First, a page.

Now that we have some history under our belt it is time to drive through the rain forest (although it is not a true one since a rain forest needs 80” of rain and this area only get 50”) and over the mountain to the north shore in order to do a 5 mile moderate to hard hike and see the Annaly Pool.  This tidal pool is right at the water level, but is protected by a 10 foot natural rock wall.  Here the seas can pound the coast while you enjoy a dip in a calm secluded pool.  The pool is between one and ten feet deep and is longer than I expected.  A picnic lunch and a date would make this a very romantic trip.

After that hike back it is time to go snorkeling and you are right next to Cane Bay with a nice beach and snorkeling.  The claim to fame for Cane Bay is the wall dive where it plummets to 1000’s of feet near the shore.  You really need to scuba dive the wall in order to appreciate it, because the top of the wall is between 30 and 90 feet deep.  Instead my friend Peter, on Lightheart, took me to Frederiksted so we could snorkel under the cruise ship pier.  I know what you are thinking because I thought he was daft also, but it really is the best snorkeling on the island.  The water is 10-30 feet deep and each of the pilings is covered with the most colorful array of coral.  Most of what I saw was sponges and every color of the rainbow was represented.  It was phenomenal and I could have stayed for several more hours plus there is a beach nearby to rest after you are worn out.

On my last night I sailed the boat 5 miles west to go into Salt River, where you must be careful of white horse reef.  Once inside it was calm and a bit buggy, but I was at the location of Christopher Columbus’s only land spot in USA territory.  This historic event also contains the first hostilities between natives of the Americas and Europeans.  At the mouth on the western shore you can find the remains of the 1650’s earthen fort.  It is hard to find, overgrown, and you have to use your imagination since it is just dirt dug into a wall to enclose the area.  By visiting Salt River I feel like I really saw the island and the only anchorages I did not stay at were off Green Cay (where there is a nice marina), the western shore (which is deep and open), and the southern shore (shallow and industrious).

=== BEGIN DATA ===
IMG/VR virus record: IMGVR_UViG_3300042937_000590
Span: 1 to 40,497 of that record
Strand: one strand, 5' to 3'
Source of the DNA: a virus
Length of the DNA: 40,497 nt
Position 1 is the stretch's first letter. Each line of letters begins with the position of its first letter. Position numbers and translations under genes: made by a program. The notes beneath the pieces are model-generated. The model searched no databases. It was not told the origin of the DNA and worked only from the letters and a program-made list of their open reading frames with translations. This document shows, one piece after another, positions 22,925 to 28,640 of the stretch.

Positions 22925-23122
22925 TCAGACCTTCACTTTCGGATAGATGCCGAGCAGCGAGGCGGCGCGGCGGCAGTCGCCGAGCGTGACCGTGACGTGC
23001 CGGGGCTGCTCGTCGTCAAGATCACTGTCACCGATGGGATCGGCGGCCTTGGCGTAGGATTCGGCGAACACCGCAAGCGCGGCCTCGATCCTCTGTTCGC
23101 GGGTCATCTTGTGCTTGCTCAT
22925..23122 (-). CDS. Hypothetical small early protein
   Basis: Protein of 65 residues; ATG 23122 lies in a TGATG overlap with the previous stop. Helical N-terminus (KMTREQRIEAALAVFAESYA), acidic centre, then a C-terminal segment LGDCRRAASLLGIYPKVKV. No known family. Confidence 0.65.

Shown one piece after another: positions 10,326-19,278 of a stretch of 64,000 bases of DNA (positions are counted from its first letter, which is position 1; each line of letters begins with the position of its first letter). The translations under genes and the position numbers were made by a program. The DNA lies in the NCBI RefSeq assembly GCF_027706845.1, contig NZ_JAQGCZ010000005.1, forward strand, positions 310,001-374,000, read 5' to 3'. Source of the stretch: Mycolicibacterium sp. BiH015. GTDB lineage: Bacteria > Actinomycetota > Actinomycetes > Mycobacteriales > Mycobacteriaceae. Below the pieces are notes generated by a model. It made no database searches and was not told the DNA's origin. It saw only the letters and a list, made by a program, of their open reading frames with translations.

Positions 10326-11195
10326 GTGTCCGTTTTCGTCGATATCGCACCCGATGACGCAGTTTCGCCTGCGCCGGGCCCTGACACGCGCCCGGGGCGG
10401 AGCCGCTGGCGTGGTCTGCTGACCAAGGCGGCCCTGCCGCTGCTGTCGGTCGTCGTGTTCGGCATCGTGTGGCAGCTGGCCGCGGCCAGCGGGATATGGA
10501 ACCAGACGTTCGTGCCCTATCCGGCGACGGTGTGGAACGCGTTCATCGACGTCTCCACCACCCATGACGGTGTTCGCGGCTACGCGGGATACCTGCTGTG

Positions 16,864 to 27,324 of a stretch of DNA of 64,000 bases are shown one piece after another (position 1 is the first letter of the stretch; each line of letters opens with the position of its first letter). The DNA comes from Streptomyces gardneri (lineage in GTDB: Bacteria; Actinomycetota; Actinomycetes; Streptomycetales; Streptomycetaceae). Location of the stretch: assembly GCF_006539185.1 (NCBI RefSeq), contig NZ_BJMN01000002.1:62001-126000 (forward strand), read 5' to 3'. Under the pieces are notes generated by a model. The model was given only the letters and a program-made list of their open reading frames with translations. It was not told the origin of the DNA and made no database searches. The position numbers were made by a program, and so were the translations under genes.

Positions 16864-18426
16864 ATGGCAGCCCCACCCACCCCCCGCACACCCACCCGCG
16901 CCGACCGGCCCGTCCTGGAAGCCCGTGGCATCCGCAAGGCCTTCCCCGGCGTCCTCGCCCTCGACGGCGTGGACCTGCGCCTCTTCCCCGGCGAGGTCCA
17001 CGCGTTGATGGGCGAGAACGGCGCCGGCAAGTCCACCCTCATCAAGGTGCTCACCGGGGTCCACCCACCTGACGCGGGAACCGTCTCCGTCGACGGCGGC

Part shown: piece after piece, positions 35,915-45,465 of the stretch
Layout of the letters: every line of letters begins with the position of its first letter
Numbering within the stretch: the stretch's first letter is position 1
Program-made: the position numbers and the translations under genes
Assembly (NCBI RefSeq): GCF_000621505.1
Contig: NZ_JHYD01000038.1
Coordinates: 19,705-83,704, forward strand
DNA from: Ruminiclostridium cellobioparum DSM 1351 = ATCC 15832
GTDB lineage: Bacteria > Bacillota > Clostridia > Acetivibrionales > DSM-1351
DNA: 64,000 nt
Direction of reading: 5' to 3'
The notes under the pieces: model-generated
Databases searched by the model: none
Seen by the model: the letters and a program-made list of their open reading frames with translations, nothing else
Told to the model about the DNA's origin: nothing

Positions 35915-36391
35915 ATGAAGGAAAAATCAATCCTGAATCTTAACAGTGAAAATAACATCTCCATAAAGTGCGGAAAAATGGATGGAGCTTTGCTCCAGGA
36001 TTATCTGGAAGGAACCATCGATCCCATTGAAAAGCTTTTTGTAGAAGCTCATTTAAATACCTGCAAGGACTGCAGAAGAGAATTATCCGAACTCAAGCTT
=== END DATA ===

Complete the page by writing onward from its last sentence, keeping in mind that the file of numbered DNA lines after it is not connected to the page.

As I left St Croix and sailed towards St Thomas with a beam to broad reach I reflected on how much I enjoyed this island.  From the amazing scenery and fascinating historical sites down to the friendliness of the locals who would stop and make sure I was not lost when I was checking my map to see where I wanted to go next.  I wonder which of my guest will want to go off the beaten track and have me take them to St Croix instead of the BVI.


  • Bill and Dee McClellan says:

    We can hardly wait for the wonderful opportunity to see new and exciting places with you.
    Dad and Mom

  • Shane says:

    Victor and Michael,

    It would be great if guest wanted to do an extended charter and visit more than one area.

    I will be exploring Vieques and Calebra in early August with my parents. A detailed story of my adventures will be coming shortly after.

  • Victor says:

    I concur with Michael – why not extend the visit and cruise both areas; or combine St Croix with Vieques and Culebra. I heard these latter two are pretty nice cruising grounds. I’ll leave it up to Shane to explore and provide us landlubbers an update!

  • Michael Eckert says:

    Really enjoyed reading your two posts on your visit to St Croix. I visited there for 3 days aboard sv Dragonfl:, we snorkeled Buck Island, not great, and walked about Christiansted. Amazing architecture. While we were there, they had a lighted boat parade that flying airplanes participated in too. That was cool.

    But as always, you immerse yourself in detail in all a place has to offer. I am sure many of your guests will want to visit St Croix after reading your posts. Perhaps they will want to extend their stay to include BOTH the BVI and St Croix?